Enlightenment, Self-realisation, Salvation or Surrendering, are commonly known terms decribing a state of mental balance or Peace of Mind through disciplinary exercise, ex: breathing, yoga, chanting, recitation, meditation, prayer et al.

Its result is often described as Bliss, Grace or Heaven and is characterised by feelings of Total Peace (Shalom, Salaam or Shanti in Hebrew, Arabic and Sanskrit respectively).

This State of Mind attained is known in the Hindu schools as Self-realisation, by the Christian schools as Salvation (Yeshuach or Jesus in Hebrew), in the Muslim schools as Surrendering (Islam in Arabic) and in the Buddhist schools as Extinction (Nirvana in Sanskrit). It has a different name in every religion, but is often described as “Oneness”, either with G-d or with the Universe, depending on the religion or spiritual philosophy in question.

Nowadays there exist many ideas about this State of Mind and this is understandable, given the conflicting information most religious schools have given throughout the ages. These conflicting ideas are entirely due to the different cultural and linguistic contexts in which this State has been experienced and explained.

This State of Mind, which is purely natural, has been victim of much disagreement as to how it can be attained, according to the different schools of thought and belief systems. One of the problems is that it cannot be fully explained, but must be experienced in Silence to be understood.

In this text an attempt has been made to reconcile seemingly conflicting ideas about this State of Mind, in the sincere hope that the reader may be lead to a deeper understanding of this Natural way of Being.

First and foremost, the natural State is not Spiritual or Supernatural in nature, it does not attempt to overreach earthly existence or ambition nor lays claim to miraculous acts. Rather, it is an acceptance of the natural order of things, and is a State of silent wonder at the miraculous nature of the Creation in itself.

Second, it does not try to outdo the full range of existence by seeking “good” feelings and doing away with “bad” ones. Rather, the seeking of good feelings is a natural consequence of existence, and is a necessary prerequisite for the continuation of the Creation (satisfying hunger, procreation etc).

Therefore, both the good and the bad are inherent in the natural order and are accepted as they are without judgement.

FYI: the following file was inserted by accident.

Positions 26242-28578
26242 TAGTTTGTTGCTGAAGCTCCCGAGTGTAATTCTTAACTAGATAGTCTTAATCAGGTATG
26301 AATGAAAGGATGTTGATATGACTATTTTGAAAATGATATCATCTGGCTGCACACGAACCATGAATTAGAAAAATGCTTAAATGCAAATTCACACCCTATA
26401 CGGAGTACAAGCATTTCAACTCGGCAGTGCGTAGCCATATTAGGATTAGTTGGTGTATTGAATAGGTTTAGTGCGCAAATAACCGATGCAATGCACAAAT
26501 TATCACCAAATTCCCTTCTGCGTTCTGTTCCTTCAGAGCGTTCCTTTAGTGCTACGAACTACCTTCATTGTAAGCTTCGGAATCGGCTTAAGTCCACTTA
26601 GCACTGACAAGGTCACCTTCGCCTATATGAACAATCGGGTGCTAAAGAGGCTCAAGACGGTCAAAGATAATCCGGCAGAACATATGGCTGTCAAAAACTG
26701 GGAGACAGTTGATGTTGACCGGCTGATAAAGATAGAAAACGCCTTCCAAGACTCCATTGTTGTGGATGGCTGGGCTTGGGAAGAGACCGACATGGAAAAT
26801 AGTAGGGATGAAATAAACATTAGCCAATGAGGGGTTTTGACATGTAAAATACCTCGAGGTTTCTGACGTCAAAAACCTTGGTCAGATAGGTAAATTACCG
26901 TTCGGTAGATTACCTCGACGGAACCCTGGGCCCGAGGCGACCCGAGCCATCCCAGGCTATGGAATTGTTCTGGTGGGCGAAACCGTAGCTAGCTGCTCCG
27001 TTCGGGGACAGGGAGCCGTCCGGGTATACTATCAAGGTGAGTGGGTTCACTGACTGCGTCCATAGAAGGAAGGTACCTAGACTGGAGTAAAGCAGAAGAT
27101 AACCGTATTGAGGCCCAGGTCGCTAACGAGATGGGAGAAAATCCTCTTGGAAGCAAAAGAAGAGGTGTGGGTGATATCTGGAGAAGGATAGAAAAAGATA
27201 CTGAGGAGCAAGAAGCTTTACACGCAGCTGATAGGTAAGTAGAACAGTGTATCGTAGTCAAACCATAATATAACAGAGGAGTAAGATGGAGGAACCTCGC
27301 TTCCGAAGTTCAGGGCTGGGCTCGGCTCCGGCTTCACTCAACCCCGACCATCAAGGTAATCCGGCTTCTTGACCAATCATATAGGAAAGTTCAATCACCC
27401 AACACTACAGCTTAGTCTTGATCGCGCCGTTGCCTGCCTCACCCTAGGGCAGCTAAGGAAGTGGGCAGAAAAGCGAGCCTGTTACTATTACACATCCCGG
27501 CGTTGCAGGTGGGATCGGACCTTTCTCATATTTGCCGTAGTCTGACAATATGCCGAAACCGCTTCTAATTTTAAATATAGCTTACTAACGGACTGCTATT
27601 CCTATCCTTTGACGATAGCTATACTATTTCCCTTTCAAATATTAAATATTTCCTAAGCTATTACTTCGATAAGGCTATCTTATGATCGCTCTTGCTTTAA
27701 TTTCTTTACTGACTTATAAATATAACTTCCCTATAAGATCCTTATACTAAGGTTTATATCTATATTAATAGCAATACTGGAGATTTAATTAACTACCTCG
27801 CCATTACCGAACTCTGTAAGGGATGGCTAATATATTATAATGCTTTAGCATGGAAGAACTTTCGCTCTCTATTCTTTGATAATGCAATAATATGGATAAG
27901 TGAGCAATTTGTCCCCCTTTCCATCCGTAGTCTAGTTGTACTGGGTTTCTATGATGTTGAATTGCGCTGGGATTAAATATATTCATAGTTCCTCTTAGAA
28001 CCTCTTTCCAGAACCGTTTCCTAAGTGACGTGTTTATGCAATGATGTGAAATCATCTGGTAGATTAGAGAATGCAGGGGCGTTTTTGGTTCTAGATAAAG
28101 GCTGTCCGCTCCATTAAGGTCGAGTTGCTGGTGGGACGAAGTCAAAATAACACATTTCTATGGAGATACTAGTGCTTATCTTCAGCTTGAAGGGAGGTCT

Third, it does not try to lay claim to authority in any way. It does not claim to be special or different. State is what it is and is experienced by everyone who has full presence of mind.

State is not ruled by emotions and thoughts nor tries to rise above them. State accepts them as part of the natural order.

State is not forgetting and ignoring certain aspects of the self or existence, it is not repression of the self nor of others. State is full acceptance.

State is not subjective nor objective. State does not recognise the difference between a subject and an object but sees All as One.

State is not selfish nor selfless. State recognises State as Universal and not subject to any individual self. Thus State is willing to satisfy needs and gives equal importance to the needs of All.

State is not subject to timing, location or technique. State is full Presence of Mind irrespective of the moment or place and can thus be attained at all times everywhere every way. The only true prerequisite is complete awareness.

State is not introspective nor extraspective, State does not recognise a difference between inside and outside, above or below, left or right, good or bad.

State does not require faith, faith is a belief system that requires a subject (believer) to recognise an object (of belief). State requires only attention to all that is happening now.

State is initially reached through some form of rigorous discipline, i.e. body and breath control, aided by abstinence and fasting, prayer and recitation, exercise or sex. This allows the practitioner to enter State by breaking down barriers between Self and Other. Once State has been reached, it can be re-attained at will through concentration.

The characteristic mindset of State is an attitude of ‘let it be’ (Hebrew: ‘Amen,’ Arabic: ‘Amin’) leading to acceptance and surrendering, without expectations for a certain future outcome. State thus entails a form of detachment and of ‘letting go.’

Because of the nature of State, it is impossible to learn in State, as for learning it is necessary to concentrate our awareness by shifting focus. However, once learnt, everything can be performed in State.

State is often described as being ‘in the flow’ and doing things in State is doing them ‘effortlessly’ and with full awareness.

It is not possible nor required to be in State 100% of the time, but it may be returned to and practiced regularly at free will.

State is not responsible for choices and actions made, it is not a guilt trip. State is full awareness of what we are doing and the choices we are making.

State is not the instrument of change, it is the awareness of the necessity to do so.

State is not a philosophy nor a religion, it is an actual experience.

As State is All-accepting, it is described in many religions as Omni-benevolant, All-compassionate, All-forgiving, All-merciful.